A GROUP of peninsula artists is promoting art as the ‘third leg’ of peninsula tourism to join the region’s well-established food and wine industries.
They have set up Red Artists Gallery, a showcase for the work of artists, sculptors, printmakers and jewellery makers at Red Hill South in part of the former post office building. (The PO moved next door to the Cellar & Pantry store last July.)
One of the group, sculptor Jean Sheridan, said Red Hill was the hub of one of Victoria’s most creative communities.
“We have more artists, sculptors, printmakers and jewellery makers per head of population than in any of Melbourne’s inner suburbs,” she said.
“They are producing work across the whole spectrum – from expensive and durable art to playful, creative trinkets – and this should be an asset to the region.”
She said the gallery was an “Aladdin’s cave of local art and artefacts”.
“There is towering sculpture transforming a branching tree into an AFL footballer going for a mark. The walls are covered in an array of paintings and prints, and the counters and floor space host everything from jewellery and clothing to handmade cards,” Ms Sheridan said.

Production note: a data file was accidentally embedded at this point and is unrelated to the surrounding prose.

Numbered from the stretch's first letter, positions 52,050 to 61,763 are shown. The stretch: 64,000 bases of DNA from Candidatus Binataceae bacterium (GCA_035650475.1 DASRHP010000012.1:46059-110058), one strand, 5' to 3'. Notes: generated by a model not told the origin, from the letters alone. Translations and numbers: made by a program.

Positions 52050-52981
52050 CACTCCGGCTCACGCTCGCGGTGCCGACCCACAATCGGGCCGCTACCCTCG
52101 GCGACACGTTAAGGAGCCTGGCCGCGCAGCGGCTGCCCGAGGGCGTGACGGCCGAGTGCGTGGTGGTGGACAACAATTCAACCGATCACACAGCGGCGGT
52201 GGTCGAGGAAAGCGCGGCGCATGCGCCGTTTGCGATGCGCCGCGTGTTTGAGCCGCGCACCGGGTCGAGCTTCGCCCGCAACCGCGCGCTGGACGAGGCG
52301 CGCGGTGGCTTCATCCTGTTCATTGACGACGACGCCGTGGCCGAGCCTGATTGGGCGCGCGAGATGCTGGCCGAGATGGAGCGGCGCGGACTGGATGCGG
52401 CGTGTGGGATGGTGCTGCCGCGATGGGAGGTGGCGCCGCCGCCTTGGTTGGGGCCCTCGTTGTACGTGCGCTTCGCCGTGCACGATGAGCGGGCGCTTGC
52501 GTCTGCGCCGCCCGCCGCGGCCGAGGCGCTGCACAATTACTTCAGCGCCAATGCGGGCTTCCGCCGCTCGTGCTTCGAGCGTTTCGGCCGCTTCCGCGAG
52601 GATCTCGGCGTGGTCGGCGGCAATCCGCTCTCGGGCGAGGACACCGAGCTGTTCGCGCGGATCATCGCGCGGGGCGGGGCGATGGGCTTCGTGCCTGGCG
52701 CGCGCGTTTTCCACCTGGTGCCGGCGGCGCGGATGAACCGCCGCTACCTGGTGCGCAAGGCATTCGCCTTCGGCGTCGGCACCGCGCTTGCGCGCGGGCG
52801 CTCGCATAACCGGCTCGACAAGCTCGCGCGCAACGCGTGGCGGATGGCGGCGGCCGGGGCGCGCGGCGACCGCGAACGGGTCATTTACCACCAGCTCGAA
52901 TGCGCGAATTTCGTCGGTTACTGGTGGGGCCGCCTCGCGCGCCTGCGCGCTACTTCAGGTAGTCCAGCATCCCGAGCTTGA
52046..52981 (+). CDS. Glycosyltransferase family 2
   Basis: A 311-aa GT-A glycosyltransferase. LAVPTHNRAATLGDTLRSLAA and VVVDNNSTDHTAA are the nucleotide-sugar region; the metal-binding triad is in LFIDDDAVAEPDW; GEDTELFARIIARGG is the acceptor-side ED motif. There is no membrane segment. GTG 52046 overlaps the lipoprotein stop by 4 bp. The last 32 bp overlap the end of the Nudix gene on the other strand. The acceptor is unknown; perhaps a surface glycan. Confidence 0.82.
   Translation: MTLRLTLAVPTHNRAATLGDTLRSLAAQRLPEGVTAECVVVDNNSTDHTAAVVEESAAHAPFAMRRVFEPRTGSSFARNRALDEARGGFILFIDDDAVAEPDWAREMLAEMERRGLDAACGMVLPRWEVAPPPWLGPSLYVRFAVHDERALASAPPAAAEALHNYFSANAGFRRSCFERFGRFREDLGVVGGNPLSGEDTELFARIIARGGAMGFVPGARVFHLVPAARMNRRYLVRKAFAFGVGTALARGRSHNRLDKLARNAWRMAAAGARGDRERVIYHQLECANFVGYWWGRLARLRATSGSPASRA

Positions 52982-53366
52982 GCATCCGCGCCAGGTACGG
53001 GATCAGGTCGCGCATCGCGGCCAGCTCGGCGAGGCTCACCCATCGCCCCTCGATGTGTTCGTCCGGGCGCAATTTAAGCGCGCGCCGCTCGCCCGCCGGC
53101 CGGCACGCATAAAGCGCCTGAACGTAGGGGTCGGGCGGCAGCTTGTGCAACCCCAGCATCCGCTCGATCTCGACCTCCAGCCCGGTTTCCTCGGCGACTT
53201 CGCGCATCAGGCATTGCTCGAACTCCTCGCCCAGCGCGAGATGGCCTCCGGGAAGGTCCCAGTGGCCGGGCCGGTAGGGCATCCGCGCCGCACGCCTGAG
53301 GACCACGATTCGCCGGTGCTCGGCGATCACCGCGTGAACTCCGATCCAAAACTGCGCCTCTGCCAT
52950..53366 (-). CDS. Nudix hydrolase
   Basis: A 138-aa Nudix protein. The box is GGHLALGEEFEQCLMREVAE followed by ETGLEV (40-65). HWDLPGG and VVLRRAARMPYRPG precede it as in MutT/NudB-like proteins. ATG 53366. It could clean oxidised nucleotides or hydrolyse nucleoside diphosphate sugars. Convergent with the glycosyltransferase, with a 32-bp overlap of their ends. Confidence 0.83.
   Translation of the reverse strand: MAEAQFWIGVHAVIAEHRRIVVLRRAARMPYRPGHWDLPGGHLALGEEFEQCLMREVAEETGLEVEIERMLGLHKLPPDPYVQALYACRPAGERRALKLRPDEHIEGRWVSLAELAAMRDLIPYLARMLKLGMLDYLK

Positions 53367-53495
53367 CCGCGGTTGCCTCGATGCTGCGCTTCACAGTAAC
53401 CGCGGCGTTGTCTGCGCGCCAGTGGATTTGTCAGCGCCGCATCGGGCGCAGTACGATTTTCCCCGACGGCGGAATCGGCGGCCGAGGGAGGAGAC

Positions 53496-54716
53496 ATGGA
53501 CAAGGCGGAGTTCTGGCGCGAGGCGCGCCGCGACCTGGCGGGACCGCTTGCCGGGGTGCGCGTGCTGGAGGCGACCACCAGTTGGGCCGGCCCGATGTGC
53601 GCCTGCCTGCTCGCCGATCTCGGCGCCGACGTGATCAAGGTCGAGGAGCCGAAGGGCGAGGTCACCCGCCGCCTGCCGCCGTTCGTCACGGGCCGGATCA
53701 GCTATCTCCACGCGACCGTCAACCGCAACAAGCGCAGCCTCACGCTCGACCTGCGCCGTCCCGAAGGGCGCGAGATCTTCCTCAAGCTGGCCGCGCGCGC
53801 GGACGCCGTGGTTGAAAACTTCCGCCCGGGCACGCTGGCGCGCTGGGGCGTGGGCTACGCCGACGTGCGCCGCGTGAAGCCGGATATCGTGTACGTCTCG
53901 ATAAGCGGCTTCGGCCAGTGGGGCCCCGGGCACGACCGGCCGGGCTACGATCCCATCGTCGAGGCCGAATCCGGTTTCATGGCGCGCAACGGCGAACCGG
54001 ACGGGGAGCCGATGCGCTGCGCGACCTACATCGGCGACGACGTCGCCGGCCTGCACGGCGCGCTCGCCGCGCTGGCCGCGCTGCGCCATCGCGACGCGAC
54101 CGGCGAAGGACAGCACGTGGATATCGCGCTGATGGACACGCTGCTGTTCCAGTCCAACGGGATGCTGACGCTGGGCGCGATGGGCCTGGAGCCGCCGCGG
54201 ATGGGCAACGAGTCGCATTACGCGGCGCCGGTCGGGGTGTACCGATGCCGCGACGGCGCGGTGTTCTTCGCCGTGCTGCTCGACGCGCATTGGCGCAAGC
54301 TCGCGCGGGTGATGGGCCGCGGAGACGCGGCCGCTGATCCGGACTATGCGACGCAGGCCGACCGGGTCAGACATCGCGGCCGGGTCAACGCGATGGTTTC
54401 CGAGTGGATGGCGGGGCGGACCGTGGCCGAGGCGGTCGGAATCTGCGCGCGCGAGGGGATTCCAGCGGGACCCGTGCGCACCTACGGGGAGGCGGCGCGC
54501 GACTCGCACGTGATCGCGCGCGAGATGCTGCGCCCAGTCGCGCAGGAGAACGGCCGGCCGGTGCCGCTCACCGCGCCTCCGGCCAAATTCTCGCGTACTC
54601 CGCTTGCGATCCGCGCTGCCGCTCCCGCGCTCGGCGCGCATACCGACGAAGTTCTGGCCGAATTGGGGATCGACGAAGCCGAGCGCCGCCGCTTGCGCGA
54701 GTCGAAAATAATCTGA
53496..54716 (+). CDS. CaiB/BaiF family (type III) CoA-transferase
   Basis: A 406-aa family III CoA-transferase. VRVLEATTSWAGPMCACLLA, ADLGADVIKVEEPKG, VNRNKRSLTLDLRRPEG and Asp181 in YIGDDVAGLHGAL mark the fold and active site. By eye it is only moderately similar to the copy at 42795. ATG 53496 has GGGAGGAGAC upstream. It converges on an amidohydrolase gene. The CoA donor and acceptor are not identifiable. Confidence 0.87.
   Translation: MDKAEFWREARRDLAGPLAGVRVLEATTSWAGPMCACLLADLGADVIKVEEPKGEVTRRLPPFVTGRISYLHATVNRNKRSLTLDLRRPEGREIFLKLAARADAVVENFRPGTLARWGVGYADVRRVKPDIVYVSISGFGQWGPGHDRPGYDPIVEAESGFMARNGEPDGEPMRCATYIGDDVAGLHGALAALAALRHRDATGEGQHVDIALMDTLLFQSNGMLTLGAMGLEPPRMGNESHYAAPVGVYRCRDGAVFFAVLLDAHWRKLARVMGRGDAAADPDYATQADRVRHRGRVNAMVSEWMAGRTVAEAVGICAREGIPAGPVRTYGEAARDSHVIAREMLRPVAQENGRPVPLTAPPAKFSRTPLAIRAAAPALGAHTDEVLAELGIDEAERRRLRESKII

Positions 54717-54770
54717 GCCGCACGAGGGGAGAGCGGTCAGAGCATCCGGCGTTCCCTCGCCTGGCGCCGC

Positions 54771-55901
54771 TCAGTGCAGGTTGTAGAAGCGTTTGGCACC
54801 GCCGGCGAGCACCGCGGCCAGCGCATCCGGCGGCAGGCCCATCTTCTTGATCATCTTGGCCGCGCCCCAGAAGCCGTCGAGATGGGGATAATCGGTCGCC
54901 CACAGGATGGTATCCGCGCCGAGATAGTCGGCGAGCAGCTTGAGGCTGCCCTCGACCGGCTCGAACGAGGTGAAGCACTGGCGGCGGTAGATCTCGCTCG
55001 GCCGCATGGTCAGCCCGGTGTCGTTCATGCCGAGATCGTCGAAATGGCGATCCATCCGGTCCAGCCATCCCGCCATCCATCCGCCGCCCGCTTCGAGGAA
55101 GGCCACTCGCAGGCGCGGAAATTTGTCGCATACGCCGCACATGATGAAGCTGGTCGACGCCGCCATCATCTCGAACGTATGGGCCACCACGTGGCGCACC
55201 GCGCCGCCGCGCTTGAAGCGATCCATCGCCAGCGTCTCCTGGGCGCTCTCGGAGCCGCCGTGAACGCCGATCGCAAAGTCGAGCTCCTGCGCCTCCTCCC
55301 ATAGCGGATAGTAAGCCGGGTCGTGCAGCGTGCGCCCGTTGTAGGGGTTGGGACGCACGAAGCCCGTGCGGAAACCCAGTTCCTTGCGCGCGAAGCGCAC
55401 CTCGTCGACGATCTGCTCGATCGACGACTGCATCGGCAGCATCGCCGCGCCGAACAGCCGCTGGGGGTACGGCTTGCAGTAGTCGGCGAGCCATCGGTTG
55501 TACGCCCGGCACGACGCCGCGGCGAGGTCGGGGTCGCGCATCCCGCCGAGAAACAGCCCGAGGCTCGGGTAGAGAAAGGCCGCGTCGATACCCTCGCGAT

“We wanted to reflect the creative energy of the region as well as do something for the next generation of artists. One of our goals is to support school programs and sponsor promising artists to further their art education.”
The gallery opens onto the deck of Red Hill Bakery. “We hope the diversity of the displays will attract people, helping to create a new tourist hub.”
The group includes Ms Sheridan as well as Ann-Heather White (painter), Warren Cooke (a printmaker who also exhibits drawings and clothing), Nick Robertson (artist and printmaker), Neil Uren (wooden toys, lights and pictures), Andrea Jenkins (painter), Alf Evans (artist and printmaker), Lisa Warrington (glass blower) and Margaret Peppard who runs workshops and develops public art.
Seven other local artists supply paintings, drawings, sculptures, jewellery, clothing and leatherwork.
“Most of the key artists have had shows at mainstream galleries, but this is the first time we’ve been able to bring all their work together locally,” Ms Sheridan said.